Scientists at the National Cancer Institute (NCI) have developed SELECT (synthetic lethality and rescue-mediated precision oncology via the transcriptome), a computational precision-oncology framework harnessing genetic interactions to improve treatment options for cancer patients. NCI seeks collaborators or licensees to advance the development of this technology into precision diagnostics.
Scientists at the National Cancer Institute (NCI) have developed the Cytokine Signaling Analyzer (CytoSig), a software-based platform that provides both a database of target genes modulated by cytokines and a predictive model of cytokine signaling cascades from transcriptomic profiles. NCI seeks collaborators or licensees to advance the development of CytoSig for research, target discovery, or as a Clinical Decision Support System (CDSS).
NCI scientists developed a method that uses urine samples to detect early-stage cancers and that could supplement low-dose computed tomography (LD-CT) for early-stage cancer detection, and significantly decrease expensive false negative/false positive results. The NCI seeks co-developers or licensees to commercialize this technology.
There are currently no methodologies that allow for epigenome, genome and transcriptome analysis all in a single cell. In addition, there are currently no methodologies that permit repeating the results of these analyses on the same single cells.
Scientists at the National Cancer Institute (NCI) Laboratory of Cellular Oncology have developed a method for generating a “reusable” single cell that allows for repeated experiments on the same cell. Utilizing this methodology epigenomic, genomic, and transcriptomic analysis can be performed on the same cell. NCI seeks parties to license or co-develop the technology through research collaborations.
Researchers at the National Institutes for Health Clinical Center (NIHCC) have developed computer-aided diagnostics (CAD) that may further improve the already superior capabilities of multiparametric magnetic resonance imaging (MRI) for detection and imaging of prostate cancer. This system produces an accurate probability map of potential cancerous lesions in multiparametric MRI images that is superior to other systems and may have multiple product applications.
The NCI Radiation Oncology Branch and the NHLBI Laboratory of Single Molecule Biophysics seek parties to co-develop fluorescent nanodiamonds for use as in vivo and in vitro optical tracking probes toward commercialization.
The National Cancer Institute seeks licensees and/or co-development partners for methods that provide significant improvements in examining clinically relevant tissue samples, by improving spatial resolution and tissue depth using optical trapping.
The National Cancer Institute (NCI) seeks research licensees for a process that reduces nucleic acid (RNA and DNA) degradation and improves protein integrity in tissue preserved as fixed paraffin embedded specimens.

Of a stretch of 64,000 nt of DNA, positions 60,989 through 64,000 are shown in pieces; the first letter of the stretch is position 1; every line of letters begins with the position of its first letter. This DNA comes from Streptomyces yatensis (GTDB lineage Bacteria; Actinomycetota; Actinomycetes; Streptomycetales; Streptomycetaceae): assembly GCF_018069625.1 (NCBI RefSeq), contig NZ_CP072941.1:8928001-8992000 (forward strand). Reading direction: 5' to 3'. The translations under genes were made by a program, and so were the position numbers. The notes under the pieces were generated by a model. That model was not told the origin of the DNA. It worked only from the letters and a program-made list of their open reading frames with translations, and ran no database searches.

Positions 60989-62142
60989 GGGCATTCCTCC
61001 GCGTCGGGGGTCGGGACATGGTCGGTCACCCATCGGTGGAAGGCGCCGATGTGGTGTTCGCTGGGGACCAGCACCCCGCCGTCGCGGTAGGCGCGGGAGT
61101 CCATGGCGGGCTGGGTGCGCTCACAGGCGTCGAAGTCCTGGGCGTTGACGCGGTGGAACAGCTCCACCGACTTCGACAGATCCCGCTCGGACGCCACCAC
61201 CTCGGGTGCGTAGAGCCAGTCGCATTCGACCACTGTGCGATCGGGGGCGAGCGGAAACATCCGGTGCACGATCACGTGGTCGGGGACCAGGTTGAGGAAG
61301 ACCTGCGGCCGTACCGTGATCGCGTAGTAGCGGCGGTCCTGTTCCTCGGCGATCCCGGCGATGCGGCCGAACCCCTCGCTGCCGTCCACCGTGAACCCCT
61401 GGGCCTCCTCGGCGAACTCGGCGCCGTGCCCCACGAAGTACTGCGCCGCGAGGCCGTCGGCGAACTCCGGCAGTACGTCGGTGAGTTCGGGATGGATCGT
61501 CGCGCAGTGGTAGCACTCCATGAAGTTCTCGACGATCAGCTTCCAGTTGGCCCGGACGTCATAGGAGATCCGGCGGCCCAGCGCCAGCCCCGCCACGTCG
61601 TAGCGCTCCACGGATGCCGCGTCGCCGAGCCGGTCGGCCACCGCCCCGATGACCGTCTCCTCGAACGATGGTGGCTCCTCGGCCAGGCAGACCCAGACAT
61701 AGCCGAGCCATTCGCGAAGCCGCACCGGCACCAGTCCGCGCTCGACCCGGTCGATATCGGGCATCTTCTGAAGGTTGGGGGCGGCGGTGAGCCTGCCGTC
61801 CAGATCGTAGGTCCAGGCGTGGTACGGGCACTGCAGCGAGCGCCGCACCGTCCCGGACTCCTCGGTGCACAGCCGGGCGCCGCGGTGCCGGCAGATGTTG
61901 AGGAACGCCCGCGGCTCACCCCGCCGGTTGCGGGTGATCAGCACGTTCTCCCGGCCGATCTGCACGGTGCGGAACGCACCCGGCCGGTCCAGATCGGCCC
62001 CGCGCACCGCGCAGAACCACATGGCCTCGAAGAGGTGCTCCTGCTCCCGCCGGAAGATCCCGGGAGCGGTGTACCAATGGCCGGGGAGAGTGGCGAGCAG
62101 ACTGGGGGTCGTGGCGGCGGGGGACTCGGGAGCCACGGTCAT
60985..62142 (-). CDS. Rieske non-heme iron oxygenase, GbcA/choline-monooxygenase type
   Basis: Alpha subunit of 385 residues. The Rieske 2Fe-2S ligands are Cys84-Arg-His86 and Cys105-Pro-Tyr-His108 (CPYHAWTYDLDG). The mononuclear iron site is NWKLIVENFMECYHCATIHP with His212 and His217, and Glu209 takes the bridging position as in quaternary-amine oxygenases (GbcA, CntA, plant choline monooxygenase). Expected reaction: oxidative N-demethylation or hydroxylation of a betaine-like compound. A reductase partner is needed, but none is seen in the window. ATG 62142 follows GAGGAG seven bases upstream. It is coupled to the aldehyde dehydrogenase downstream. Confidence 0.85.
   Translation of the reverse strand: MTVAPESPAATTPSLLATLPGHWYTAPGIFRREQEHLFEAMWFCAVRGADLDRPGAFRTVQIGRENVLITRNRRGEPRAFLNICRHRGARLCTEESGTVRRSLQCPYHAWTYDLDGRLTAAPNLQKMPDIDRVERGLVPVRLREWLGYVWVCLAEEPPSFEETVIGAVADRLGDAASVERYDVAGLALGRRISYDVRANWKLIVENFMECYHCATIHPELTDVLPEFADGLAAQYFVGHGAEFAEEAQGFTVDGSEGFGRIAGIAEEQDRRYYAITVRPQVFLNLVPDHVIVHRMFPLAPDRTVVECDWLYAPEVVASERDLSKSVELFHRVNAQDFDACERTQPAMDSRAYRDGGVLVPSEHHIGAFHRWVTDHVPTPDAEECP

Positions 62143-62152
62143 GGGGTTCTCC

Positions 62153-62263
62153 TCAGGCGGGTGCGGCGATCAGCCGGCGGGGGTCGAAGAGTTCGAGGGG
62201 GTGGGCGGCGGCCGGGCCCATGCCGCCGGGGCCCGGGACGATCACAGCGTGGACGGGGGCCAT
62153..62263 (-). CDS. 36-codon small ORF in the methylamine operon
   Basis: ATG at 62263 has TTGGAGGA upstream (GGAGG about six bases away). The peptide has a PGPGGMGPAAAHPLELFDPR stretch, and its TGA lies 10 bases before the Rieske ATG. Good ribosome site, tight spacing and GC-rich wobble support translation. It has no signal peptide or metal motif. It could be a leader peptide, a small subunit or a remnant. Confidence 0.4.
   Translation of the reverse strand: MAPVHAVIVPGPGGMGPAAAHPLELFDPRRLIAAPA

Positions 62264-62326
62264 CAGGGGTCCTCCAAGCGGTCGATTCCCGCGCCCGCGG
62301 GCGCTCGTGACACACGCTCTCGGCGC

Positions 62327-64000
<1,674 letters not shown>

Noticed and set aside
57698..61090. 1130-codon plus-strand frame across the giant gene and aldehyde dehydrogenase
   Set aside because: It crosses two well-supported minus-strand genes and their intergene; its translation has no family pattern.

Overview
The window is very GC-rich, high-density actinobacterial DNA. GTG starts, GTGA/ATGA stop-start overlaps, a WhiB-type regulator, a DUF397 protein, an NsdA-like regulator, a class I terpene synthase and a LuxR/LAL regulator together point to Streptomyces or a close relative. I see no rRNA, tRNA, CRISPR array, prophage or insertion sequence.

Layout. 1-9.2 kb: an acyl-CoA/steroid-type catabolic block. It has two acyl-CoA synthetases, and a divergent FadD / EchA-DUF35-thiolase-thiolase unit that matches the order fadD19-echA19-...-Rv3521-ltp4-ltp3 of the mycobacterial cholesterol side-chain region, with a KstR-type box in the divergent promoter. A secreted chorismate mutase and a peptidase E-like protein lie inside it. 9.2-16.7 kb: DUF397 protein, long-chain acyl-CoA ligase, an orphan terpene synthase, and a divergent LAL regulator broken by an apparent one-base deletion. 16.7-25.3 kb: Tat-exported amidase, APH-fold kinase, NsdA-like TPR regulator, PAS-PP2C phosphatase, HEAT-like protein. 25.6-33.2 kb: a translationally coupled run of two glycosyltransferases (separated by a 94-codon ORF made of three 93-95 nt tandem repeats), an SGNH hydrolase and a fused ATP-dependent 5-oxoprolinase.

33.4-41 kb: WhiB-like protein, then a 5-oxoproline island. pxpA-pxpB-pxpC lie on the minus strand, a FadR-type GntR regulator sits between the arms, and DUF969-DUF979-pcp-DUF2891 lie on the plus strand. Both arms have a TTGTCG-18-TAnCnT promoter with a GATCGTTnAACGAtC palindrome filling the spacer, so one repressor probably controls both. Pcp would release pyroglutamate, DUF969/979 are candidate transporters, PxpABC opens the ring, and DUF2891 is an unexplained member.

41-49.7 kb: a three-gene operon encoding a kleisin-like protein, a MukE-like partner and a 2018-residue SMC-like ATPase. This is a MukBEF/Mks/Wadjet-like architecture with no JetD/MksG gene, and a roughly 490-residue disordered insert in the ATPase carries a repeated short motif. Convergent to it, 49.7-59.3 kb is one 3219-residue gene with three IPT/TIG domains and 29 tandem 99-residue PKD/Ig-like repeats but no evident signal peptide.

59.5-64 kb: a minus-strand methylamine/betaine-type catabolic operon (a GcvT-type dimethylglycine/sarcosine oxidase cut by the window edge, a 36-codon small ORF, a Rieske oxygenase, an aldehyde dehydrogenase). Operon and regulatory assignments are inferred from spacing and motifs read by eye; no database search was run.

Alterations in microRNAs (miRNAs), a type of small non-coding RNAs, have been reported in cells/tumors subjected to radiation exposure, implying that miRNAs play an important role in cellular stress response to radiation. NCI researchers evaluated small non-coding RNAs, long non-coding RNAs (lncRNA), and mRNA, as potential non-invasive biomarkers for radiation biodosimetry. The NCI Radiation Oncology Branch seeks parties interested in licensing or co-development of RNA biomarker signature(s) for radiation biodosimetry.
Researchers at the National Cancer Institute (NCI) developed novel groups of cyanine (Cy) based antibody-drug conjugate (ADC) chemical linkers that undergo photolytic cleavage upon irradiation with near-IR light. By using the fluorescent properties of the Cy linker to monitor localization of the ADC, and subsequent near-IR irradiation of cancerous tissue, drug release could be confined to the tumor microenvironment.
The National Cancer Institute seek parties interested in in-licensing and/or collaborative research to develop and commercialize cell labeling, cell tracking, cell trafficking, cell-based therapy, and PET imaging for cancer.
Investigators at the NCI discovered an Anti-TNF Induced Apoptosis (ATIA) protein, which protects cells against apoptosis. ATIA is highly expressed in glioblastoma and astrocytomas and its inhibition results in increased cell sensitivity to TNF-related apoptosis-inducing ligand induced cell death. The National Cancer Institute seeks parties interested in licensing or collaborative research to further develop, evaluate, or commercialize glioblastoma diagnostics and therapeutics.
Researchers at the NCI have developed immunologically active peptides of NGEP that activate cytotoxic lymphocytes to effectively kill prostate cancer cells. These peptides can be applied to multiple immunotherapy strategies to treat and prevent prostate cancer.
Despite the growing number of biomarkers that are used for diagnosing and treating carcinomas in general, cancers of the thymus are still diagnosed, stratified and treated by a costly combination of histology, surgery and radiological procedures. The lack of qualified biomarkers associated with thymomas and thymic carcinomas has also hampered the development of targeted therapies. The National Cancer Institute seeks partners interested in licensing or collaborative research to co-develop a prognostic PCR based test for thymic malignancies.